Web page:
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Some TCJA Provisions Could Cost You

The Tax Cuts and Jobs Act (TCJA) includes tax breaks for both individuals and businesses. But some breaks were limited or eliminated. Notably, the rules for some employer-provided fringe benefits are less taxpayer friendly than before.

For example, tax-favored treatment for certain transportation fringe benefits has been cut by the TCJA. Employers can no longer deduct the cost of providing commuting transportation to an employee (such as hiring a car service), unless the transportation is necessary for the employee’s safety. Employers also can’t deduct qualified employee transportation fringe benefits, such as parking allowances, mass transit passes and van pooling. These benefits are still tax-free to recipient employees. But the tax-free amount can’t exceed a maximum monthly dollar limit, adjusted for inflation, which is $265 for 2019.

The TCJA also temporarily eliminates tax-free employer reimbursements for job-related moving expenses (except for certain military personnel). Any employer reimbursements must be reported as taxable income on a nonmilitary employee’s W-2. This provision is effective for 2018 through 2025.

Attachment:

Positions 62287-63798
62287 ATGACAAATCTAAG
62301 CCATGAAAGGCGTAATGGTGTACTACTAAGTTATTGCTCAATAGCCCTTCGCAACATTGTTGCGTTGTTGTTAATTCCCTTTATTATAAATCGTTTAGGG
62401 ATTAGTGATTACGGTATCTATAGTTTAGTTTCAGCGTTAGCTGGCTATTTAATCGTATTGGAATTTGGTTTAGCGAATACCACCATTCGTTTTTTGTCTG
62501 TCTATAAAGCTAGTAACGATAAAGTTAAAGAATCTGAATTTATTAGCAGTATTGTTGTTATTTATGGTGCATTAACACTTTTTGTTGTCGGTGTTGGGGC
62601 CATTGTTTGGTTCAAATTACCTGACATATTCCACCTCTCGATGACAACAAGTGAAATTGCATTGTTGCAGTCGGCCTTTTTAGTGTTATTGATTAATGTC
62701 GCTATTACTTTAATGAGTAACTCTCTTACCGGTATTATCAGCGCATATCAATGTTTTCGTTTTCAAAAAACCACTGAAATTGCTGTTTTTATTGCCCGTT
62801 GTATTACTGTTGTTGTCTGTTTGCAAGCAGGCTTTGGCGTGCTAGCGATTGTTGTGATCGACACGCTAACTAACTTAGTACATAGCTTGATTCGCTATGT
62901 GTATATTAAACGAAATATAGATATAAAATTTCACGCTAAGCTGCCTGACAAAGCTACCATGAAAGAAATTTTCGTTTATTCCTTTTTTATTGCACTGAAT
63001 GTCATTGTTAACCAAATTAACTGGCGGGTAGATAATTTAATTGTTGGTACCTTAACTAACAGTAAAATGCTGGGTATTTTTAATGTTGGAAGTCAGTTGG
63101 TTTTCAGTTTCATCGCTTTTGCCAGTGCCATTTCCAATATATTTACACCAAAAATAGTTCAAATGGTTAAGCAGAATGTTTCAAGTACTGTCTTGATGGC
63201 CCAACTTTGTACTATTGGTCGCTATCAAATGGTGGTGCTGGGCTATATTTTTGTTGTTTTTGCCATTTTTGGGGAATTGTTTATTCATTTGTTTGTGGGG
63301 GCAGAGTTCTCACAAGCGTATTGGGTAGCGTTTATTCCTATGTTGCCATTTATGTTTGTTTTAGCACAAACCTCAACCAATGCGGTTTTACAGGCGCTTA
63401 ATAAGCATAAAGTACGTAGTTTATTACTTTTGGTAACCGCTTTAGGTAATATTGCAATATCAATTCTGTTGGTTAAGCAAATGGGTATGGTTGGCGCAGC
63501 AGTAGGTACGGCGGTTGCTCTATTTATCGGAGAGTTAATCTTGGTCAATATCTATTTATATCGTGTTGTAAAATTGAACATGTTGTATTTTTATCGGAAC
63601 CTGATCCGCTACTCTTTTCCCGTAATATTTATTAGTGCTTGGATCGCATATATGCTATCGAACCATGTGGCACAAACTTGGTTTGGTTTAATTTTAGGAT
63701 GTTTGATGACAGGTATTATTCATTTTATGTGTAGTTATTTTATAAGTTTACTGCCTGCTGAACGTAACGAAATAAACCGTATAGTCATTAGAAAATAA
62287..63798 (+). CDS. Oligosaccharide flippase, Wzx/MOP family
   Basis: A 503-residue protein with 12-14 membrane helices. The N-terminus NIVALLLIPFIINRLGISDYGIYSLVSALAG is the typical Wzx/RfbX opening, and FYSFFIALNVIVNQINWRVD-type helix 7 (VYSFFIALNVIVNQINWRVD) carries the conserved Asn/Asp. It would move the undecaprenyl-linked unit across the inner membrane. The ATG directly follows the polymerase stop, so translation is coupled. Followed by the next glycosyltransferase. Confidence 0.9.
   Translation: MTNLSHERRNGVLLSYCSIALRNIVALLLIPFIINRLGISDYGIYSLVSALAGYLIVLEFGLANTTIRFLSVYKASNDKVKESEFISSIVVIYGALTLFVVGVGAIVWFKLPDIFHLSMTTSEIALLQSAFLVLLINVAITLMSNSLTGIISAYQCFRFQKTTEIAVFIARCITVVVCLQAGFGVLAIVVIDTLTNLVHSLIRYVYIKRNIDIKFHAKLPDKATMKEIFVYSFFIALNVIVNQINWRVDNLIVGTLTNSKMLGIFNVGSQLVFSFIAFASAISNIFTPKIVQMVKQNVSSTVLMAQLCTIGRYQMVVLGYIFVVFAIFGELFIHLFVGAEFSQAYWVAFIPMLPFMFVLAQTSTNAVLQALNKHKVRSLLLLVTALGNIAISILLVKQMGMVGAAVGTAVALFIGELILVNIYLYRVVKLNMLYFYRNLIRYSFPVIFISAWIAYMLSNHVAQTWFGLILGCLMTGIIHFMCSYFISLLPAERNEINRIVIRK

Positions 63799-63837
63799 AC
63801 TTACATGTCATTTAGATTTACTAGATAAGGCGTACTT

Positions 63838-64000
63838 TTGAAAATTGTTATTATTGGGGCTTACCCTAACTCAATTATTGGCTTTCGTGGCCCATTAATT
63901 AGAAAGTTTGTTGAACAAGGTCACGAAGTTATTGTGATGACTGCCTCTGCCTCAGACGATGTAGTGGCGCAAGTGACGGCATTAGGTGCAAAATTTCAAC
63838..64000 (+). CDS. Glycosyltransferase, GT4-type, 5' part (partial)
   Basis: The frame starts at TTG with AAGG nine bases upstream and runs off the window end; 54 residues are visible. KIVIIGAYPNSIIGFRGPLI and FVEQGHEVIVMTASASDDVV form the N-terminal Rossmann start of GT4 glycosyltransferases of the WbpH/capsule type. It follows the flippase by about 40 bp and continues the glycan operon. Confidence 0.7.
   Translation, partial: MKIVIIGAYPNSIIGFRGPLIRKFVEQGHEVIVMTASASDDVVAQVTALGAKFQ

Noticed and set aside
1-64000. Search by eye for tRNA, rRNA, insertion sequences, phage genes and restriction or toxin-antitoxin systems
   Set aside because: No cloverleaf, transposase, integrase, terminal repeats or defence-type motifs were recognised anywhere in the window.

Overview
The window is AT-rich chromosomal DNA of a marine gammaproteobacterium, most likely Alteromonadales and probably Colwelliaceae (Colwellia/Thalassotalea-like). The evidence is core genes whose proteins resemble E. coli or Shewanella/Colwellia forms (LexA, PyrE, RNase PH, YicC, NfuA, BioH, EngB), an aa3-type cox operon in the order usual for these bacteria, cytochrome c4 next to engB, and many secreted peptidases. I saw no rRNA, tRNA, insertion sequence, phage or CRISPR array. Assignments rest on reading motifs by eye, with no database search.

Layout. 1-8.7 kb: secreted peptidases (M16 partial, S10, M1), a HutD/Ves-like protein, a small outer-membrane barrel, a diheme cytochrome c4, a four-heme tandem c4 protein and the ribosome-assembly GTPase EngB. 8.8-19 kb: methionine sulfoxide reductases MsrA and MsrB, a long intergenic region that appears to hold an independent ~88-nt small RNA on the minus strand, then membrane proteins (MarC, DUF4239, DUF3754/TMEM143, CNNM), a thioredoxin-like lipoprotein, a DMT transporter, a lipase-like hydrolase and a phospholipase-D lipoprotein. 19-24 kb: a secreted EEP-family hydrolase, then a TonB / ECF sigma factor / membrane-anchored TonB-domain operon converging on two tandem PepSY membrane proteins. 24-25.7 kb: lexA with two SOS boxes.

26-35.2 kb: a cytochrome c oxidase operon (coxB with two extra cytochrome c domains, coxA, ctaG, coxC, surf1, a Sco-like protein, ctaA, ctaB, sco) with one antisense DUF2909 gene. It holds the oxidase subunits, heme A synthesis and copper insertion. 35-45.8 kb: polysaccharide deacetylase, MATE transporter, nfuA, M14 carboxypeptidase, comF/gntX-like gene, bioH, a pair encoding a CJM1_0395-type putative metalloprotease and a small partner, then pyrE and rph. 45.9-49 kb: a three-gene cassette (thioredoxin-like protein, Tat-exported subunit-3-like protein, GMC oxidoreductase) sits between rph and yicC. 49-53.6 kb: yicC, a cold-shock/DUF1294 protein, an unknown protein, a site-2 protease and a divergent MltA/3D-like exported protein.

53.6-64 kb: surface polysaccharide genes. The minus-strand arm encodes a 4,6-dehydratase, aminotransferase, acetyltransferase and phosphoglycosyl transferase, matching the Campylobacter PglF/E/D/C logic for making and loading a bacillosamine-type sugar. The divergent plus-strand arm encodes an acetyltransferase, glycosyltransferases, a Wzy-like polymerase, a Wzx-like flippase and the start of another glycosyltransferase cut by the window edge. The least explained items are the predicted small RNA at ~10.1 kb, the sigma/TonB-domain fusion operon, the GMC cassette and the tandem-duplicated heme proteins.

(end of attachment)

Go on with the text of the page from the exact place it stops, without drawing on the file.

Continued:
In addition, under the TCJA, employers can deduct only 50% of the cost of meals provided via an on-premises cafeteria or otherwise on the employer’s premises for the convenience of the employer. (Under the pre-TCJA rules, these meals were 100% deductible by the employers and tax-free to the recipient employee.)

After 2025, the cost of meals provided through an on-premises cafeteria or otherwise on the employer’s premises won’t be deductible at all. Nevertheless, the meals will continue to be tax-free to employees as a de minimis benefit.

Other benefits that remain taxable to employees and nondeductible by employers under current law include:

  • Excessive mileage reimbursements,
  • Excessive education benefits,
  • Work clothing suitable for regular wear,
  • Cash awards and prizes, and
  • Personal use of a company vehicles.

For more information about the tax rules for fringe benefits, contact your tax adviser.

This entry was posted on Monday, September 23rd, 2019 at 9:20 am. Both comments and pings are currently closed.